Women who avoid meat during pregnancy more likely to have children who abuse drugs and alcohol, finds study

Now, researchers warn the lifestyle could have adverse affects for offspring

Vegetarian mums-to-be may be increasing the risk of their children becoming addicted drugs because they could lack vitamin B12 in their diet while the child is developing, new research suggests.

The study from the National Institute on Alcohol Abuse and Alcoholism found that teens whose mothers didn’t eat meat while they were pregnant were more likely to experience substance abuse.

In fact, it suggested they were more likely to partake in underage drinking, smoking and cannabis use, as their meat-eating counterparts.

But the NHS has responded, saying that more research is needed before we can come to more definitive conclusions.

A post on the NHS Choices website said: "While having too little vitamin B12 in your diet during pregnancy can affect a baby's development, it remains to be proven whether a vegetarian diet in pregnancy can cause substance abuse problems in teenage offspring."

The latest study was published in the journal Alcoholism: Clinical and Experimental Research, which tracked what happened to almost 15,000 babies born to women in the Bristol area in 1991 and 1992, comparing the children of those who ate meat with those who didn’t.

5,246 children were evaluated with a median age of 15.5 years old.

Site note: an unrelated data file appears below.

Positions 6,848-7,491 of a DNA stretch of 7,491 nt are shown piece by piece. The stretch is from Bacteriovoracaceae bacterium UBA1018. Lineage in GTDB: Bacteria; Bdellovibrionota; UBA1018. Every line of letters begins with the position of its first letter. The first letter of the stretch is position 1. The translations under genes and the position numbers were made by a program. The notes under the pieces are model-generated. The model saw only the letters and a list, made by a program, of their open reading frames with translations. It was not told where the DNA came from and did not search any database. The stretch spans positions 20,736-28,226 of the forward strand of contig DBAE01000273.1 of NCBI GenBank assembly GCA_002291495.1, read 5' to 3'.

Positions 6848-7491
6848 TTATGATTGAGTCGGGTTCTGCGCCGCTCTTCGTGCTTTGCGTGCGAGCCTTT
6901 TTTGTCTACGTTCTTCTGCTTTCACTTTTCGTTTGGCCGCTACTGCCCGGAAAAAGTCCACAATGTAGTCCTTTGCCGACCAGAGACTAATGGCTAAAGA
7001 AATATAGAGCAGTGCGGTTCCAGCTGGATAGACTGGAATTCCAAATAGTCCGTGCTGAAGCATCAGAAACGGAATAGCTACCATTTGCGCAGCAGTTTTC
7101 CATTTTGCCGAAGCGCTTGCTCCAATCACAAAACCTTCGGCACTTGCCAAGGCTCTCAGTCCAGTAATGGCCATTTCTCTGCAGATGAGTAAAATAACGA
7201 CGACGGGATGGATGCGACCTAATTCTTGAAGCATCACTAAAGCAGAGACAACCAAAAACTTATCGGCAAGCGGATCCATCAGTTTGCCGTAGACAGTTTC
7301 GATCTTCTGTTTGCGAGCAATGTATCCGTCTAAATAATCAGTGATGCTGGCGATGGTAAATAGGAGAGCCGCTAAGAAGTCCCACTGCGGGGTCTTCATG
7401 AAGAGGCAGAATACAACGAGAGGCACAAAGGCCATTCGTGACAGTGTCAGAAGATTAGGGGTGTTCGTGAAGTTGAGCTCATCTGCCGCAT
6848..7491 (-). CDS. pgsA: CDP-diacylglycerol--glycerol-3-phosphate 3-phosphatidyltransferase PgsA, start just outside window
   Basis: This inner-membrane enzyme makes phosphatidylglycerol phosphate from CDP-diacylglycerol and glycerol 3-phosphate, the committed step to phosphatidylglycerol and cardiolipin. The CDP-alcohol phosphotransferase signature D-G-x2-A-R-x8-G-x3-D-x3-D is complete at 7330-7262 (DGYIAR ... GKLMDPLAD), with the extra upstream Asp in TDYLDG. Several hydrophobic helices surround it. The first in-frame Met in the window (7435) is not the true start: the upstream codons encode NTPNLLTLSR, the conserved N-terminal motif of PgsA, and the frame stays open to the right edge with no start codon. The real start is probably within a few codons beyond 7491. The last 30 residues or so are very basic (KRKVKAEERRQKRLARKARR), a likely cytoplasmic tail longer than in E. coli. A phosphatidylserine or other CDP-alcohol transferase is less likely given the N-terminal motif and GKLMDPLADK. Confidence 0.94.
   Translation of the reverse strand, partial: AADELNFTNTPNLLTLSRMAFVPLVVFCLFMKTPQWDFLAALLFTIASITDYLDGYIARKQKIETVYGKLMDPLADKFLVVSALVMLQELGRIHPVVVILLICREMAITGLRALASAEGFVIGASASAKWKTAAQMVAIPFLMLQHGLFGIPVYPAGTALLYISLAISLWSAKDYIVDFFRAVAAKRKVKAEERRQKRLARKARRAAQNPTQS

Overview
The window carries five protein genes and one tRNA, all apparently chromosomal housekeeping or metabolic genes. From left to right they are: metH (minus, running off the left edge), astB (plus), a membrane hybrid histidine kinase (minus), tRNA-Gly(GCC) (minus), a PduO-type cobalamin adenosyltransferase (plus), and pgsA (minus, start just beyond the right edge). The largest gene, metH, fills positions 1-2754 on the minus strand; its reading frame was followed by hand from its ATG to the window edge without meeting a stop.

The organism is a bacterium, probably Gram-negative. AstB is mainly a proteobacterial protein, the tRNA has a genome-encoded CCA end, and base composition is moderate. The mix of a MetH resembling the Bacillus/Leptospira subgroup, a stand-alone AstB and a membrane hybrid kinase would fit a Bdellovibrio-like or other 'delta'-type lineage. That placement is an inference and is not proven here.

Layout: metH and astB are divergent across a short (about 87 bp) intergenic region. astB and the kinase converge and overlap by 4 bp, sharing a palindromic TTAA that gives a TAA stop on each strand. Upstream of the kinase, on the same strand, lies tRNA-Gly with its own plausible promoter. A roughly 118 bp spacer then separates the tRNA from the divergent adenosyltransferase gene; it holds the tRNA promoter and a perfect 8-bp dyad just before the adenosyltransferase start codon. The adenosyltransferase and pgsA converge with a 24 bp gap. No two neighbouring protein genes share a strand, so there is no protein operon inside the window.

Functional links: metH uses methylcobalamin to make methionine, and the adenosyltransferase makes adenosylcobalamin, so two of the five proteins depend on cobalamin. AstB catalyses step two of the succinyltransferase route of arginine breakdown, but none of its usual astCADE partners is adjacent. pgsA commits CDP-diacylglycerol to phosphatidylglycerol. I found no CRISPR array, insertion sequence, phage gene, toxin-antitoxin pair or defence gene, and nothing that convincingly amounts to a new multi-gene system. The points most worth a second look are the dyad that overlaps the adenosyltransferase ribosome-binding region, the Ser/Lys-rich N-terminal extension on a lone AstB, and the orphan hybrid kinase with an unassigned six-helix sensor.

After looking at the alcohol, drug and tobacco use habits of each participant, researchers say they discovered a link between vegetarianism during pregnancy and an increased risk of substance abuse.

Now, they are warning that despite a large number of people converting to vegetarianism and veganism it could actually have adverse affects for their offspring.

Study lead author Dr Joseph Hibbeln said that, while women are often advised to reduce their meat consumption, this can cause nutritional deficiencies that may affect the development of a baby's brain.

But the NHS said there was no cause for alarm, adding: "The findings do not mean that vegetarian pregnant women need to start eating meat. It is already recommended that vegetarian and vegan mums-to-be take special care to ensure they get enough of certain nutrients that are found in meat and fish, such as vitamin B12, vitamin D and iron."

Some vegetarians experience B12 deficiency while pregnant, as the vitamin is mainly available from meats and shellfish. As such, the implementation of vegetarian foods that are B12-rich along with more widespread use of supplements could prove beneficial for pregnant vegetarians.

“Among Western populations infants of vitamin B12 deficient mothers have poor brain growth, developmental regression, irritability, thrive poorly and demonstrate residual deficits in cognitive and social development,” said Dr Hibbeln.

The NHS also pointed out a number of limitations in the study, relating to participation, adjustment for socioeconomic factors, and the reliability of the self-reporting of substance use and abuse.

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